Digital Access

Digital Access
Access from all your digital devices and receive breaking news and updates from around the area.

Home Delivery

Home Delivery
Local news, prep sports, Chicago sports, local and regional entertainment, business, home and lifestyle, food, classified and more! News you use every day! Daily, Daily including the e-Edition or e-Edition only.

Text Alerts

Text Alerts
Choose your news! Select the text alerts you want to receive: breaking news, prep sports scores, school closings, weather, and more. Text alerts are a free service from, but text rates may apply.

Email Newsletters

Email Newsletters
We'll deliver news & updates to your inbox. Sign up for free e-newsletters today.

Snowplows out of order in Ogle County

OREGON – The extreme subzero temperatures have put some county snowplows in the shop, just when they’re needed on the roads.

Ogle County Engineer Curtis Cook said the extreme weather had caused some trucks to malfunction.

“Right now the temperatures are causing havoc,” Cook said Monday. “Over the last 24 hours, we have had trucks freeze up.”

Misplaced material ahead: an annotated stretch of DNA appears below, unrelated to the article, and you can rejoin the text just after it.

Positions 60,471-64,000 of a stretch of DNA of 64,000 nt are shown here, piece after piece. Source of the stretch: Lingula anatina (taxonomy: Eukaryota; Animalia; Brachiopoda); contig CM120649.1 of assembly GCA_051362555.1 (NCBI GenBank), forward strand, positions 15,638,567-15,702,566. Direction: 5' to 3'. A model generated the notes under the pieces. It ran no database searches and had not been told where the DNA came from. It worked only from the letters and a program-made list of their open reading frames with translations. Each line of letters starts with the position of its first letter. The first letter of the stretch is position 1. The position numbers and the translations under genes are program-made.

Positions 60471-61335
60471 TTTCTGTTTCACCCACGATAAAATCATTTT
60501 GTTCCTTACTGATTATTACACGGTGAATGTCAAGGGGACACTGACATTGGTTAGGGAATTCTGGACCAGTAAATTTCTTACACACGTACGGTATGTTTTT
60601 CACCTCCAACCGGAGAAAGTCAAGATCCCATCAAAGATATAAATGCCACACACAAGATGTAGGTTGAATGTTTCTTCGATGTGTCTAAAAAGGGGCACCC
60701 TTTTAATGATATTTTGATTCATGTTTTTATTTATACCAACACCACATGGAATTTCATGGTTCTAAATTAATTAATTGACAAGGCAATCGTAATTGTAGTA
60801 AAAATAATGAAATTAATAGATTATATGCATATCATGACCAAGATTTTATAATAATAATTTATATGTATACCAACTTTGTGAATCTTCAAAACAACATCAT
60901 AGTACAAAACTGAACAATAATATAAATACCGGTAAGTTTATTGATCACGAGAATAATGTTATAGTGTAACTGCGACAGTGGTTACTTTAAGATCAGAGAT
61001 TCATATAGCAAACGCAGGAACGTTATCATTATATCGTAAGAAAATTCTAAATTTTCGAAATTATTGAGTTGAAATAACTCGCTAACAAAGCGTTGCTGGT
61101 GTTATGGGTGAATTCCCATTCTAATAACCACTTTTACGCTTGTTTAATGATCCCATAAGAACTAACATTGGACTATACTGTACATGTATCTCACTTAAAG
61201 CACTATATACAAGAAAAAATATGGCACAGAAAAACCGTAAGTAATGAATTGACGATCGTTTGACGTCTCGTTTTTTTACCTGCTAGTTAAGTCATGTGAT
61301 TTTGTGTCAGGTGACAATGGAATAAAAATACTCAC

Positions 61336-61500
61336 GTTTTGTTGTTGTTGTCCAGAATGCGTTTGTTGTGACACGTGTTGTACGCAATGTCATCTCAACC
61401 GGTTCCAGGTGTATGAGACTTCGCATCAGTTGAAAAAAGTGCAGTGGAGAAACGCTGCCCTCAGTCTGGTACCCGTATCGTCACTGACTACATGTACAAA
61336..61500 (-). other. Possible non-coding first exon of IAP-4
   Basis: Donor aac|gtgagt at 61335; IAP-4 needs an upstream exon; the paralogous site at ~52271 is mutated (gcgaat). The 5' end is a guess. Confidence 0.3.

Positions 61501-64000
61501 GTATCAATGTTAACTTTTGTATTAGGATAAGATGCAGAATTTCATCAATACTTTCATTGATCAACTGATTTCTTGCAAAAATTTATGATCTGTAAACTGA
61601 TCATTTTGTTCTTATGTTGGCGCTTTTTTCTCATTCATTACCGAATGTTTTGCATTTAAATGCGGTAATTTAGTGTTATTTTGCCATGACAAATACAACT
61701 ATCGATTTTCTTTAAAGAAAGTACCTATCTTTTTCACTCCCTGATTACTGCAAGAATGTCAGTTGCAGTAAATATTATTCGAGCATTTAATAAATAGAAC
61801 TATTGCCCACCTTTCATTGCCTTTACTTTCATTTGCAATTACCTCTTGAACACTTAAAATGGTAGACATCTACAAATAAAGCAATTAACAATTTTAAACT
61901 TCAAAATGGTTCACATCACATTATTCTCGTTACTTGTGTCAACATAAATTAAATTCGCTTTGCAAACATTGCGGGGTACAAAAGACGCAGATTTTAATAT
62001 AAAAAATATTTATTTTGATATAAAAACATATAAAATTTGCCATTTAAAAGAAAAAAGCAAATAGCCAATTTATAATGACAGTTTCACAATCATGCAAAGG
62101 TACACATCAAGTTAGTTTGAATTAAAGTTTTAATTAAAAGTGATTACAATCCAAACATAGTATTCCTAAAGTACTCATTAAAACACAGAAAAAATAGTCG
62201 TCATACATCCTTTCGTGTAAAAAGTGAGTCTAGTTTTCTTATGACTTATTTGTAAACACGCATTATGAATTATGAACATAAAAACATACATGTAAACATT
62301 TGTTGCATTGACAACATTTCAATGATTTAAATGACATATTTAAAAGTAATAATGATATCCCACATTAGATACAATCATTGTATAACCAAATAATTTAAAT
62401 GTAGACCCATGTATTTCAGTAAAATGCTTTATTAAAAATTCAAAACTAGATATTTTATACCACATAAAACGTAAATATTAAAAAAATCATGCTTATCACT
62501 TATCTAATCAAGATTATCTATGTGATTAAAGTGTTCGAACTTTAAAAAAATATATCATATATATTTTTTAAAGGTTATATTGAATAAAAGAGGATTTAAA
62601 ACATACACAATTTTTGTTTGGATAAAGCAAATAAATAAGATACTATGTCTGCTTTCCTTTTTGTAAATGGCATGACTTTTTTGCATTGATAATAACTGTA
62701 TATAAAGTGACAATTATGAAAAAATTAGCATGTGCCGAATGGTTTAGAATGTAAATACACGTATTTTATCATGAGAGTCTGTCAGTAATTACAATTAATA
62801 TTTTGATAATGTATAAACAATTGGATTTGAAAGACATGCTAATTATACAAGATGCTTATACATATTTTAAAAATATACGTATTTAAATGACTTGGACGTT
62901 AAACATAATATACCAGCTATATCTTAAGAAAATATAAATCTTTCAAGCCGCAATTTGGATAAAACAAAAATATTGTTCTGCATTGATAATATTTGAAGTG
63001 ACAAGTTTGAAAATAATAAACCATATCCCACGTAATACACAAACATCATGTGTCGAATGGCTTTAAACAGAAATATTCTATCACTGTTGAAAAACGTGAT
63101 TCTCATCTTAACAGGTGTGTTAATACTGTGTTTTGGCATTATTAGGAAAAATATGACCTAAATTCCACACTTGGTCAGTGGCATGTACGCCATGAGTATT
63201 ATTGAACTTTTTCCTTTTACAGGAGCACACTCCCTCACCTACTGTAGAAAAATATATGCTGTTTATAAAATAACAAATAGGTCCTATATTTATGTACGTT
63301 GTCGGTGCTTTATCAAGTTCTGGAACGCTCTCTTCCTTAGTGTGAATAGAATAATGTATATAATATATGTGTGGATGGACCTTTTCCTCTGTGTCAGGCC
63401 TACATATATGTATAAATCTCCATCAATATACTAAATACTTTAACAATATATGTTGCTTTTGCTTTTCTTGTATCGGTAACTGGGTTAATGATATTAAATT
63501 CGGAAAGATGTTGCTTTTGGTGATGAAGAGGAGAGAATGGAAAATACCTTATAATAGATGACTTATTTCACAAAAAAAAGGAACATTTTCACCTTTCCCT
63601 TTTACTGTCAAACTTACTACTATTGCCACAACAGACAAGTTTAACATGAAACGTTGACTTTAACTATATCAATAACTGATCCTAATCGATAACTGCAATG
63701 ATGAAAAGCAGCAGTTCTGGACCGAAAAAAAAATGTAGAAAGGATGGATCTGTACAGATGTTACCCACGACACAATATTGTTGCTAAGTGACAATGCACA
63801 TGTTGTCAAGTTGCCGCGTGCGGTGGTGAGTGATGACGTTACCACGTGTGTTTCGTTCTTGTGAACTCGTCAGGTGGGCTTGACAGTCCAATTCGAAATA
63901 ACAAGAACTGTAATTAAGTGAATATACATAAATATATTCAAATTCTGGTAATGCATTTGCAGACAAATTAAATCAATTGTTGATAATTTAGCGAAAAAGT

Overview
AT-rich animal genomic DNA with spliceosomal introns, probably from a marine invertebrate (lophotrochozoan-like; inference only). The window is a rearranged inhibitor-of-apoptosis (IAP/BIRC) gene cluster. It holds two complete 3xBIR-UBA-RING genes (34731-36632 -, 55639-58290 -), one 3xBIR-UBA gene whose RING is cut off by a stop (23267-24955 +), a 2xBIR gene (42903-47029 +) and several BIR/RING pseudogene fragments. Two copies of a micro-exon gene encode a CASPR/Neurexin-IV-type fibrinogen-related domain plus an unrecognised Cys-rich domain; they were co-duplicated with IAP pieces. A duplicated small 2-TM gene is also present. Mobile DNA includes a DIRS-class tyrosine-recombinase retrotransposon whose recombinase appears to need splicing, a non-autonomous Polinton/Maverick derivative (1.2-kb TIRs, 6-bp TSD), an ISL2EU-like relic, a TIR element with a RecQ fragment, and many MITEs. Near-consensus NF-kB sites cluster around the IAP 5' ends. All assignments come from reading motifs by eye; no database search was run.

The malfunctions are caused by blowing fine snow and extreme cold and wind.

That has left three or four of the county snowplow fleet on the sidelines.

“I think this morning alone, I have had three or four of the 13 trucks down,” Cook said. “Their filter systems have frozen up.”

That was just one issue the trucks were having when the temperature outside was nearing 20 below with wind chills of 40 below.

“It has been an uphill battle,” Cook said. “Our guys are working hard to keep the trucks running and the roads open.”

Steady winds of 15-20 mph and gusts over 30 have contributed to the drifting on the road.

Fortunately, the winds have been from different directions over the past few days, Cook said.

“Every road in the county has experienced drifting,” he reported. “However, it is not horrible, because the drifts are lower because of the wind direction changes.”

He said if the wind was always out of one direction, the drifting would have been high enough that only heavy equipment would have been able to clear the roads.

With the shift in winds, there was drifting, but each drift was smaller than it could have been.

Any drifted roads that the county snowplows are unable to clear during routine routes will be addressed when the wind speed lowers.

When the winds finally die down and the temperature rises, Cook said, a front-end loader will help to clear the edges of roads and push drifts back.

Loading more